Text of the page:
Lambrusco is both a grape — a family of grapes really — and a wine zone mainly in Italy's Emilia-Romagna region, with a small part crossing the border into Lombardy. Out of the 60 or so grapes in the family 4 are of superior quality but the grape that concerns us today is Sorbara.
But first a farm: Gianluca Bergianti founded his 35 hectare farm (1 hectare equals 2.47 acres) in 2008. A farm, it is, with vegetables, fruit trees, herb gardens, cereal fields, and well, grapes. I've written about one of his wines before, a sparkling white named 'Steve', and am sure to write about others in the future as they are simply definitive. It is an integrated polycultural farm run biodynamically as a whole living ecosystem. Gianluca makes a range of wines, both still and sparkling, utilizing different grapes from his farm.
However, the grapes used in Stiolorosso Lambrusco are from a farm named Casalpriore owned by his erstwhile friend and mentor Gabriele Ronzoni nearby in Reggio Emilia. Gabriele was a farmer and local historian who made the indelible Stiolorosso Lambrusco for 3 decades. Upon his death in 2019 Gianluca was given access to his vineyard and now produces Gabriele's Stiolorosso Lambrusco like his mentor, traditionally; farming naturally, employing no cellar intervention, producing the second fermentation in bottle using his own grape — leading to a wine that feels more like a funky champagne than most technical "produced" Lambruscos.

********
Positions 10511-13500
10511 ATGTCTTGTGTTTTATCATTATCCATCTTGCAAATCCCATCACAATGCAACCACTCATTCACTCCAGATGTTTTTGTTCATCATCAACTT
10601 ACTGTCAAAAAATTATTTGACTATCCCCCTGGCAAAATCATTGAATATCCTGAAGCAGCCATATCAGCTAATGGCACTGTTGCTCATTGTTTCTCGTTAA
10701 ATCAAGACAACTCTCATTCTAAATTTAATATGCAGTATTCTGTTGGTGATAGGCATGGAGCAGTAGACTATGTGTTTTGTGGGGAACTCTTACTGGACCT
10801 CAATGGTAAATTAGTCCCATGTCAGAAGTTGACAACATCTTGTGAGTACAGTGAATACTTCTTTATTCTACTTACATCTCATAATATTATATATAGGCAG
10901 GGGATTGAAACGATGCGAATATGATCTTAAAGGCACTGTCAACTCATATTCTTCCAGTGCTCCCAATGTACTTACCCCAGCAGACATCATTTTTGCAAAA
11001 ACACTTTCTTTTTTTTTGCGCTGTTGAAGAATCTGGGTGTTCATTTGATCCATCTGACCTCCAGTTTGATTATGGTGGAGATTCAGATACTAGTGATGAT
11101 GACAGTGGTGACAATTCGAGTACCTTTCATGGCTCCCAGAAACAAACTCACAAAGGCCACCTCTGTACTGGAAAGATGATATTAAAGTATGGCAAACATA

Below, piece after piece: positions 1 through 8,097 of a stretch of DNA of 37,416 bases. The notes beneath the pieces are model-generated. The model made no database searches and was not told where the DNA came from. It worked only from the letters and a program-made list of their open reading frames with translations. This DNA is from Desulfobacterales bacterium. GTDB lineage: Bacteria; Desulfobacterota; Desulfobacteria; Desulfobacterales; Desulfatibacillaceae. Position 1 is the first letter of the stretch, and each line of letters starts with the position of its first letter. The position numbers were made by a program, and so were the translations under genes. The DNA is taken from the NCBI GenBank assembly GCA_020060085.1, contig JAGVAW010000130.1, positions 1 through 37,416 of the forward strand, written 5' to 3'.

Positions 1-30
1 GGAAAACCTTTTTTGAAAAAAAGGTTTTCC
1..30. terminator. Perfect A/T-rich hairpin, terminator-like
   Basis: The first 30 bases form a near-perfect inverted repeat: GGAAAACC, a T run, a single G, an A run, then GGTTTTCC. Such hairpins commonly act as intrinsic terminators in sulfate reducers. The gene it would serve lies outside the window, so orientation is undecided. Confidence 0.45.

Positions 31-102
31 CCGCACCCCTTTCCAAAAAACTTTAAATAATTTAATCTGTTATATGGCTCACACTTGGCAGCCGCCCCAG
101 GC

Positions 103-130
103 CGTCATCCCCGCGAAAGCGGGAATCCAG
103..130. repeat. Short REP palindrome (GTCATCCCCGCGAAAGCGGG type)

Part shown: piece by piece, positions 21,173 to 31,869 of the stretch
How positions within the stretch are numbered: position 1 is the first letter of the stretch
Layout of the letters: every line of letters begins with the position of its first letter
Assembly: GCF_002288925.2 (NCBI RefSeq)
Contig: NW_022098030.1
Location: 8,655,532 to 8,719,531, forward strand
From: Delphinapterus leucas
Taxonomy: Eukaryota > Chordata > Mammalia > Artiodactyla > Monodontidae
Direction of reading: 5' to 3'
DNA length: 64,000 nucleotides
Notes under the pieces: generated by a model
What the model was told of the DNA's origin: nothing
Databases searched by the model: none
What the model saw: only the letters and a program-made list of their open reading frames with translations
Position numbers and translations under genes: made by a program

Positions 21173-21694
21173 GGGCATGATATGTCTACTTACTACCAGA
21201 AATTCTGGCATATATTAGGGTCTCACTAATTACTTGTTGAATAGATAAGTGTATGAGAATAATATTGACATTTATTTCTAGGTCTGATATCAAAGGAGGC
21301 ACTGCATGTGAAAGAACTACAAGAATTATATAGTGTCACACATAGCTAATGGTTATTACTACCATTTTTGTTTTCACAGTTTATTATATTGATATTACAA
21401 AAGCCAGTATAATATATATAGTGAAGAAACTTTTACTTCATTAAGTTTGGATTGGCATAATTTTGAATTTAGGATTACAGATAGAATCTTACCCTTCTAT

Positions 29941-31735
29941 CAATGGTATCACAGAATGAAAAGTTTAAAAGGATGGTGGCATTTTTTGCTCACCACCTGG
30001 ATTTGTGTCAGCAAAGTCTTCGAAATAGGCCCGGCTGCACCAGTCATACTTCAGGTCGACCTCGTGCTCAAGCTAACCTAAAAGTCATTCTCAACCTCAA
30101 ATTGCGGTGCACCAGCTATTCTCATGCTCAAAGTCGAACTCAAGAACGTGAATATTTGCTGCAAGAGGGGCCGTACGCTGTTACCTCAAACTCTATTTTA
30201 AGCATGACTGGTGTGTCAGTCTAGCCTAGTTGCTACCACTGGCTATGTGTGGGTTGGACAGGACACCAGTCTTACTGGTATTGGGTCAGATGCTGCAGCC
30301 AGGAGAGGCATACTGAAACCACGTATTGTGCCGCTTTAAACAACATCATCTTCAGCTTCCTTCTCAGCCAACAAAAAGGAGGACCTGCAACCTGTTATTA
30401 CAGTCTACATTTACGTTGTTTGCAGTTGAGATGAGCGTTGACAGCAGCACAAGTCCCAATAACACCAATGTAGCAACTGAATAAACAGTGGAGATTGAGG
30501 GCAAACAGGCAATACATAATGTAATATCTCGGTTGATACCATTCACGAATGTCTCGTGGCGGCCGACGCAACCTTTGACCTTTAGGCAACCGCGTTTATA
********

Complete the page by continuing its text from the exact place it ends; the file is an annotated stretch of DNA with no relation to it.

Perhaps no other style of wine encapsulates the modern drinking zeitgeist as Lambrusco. It is fir tasty, even in its simpler forms. Like coffee, coleslaw, and love making, even when it's bad, it's pretty freaking good. It demonstrates an immediacy, a generosity, an ease of use and is complementary to any food you can throw at it. I do mean any, whether a well-composed meal or a can of anchovies - a beautifully senseless pairing that just works.
Most Lambrusco these days are made in an autoclave, a stainless steel vessel where wine undergoes a secondary fermentation under controlled conditions and exact proportions of yeast and if need be sugar. This version produces a tasty straightforward wine that is (should be) budget friendly as well as consistent with soda pop vivaciousness and charm. Gianluca's Stiolorosso is reliably preindustrial and intense, lively and profound. Employing in-bottle secondary fermentation and conditioning that enables the wine to exhibit wild, nuanced, and brooding flavors both expressive and subtle, reticent and tightly-wound, but with energy and momentum whose organoleptic qualities echo an earlier time without market consideration but of village life when wines were made to complement the foods of the zone.
Emilia-Romagna being the nexus of north and south, olive oil and butter, pasta and rice and the Po River Valley being the breadbasket of the country with such iconic foods as mortadella, bolognese, tortellini, prosciutto, and parmesan cheese it can be argued that the region's wines need to be the most dynamic and open hearted with a primal deliciousness and digestibility at their core. That's not to say the wine is important - it isn't, but it has a direct line to my sense of joy. What the hell is more important than that?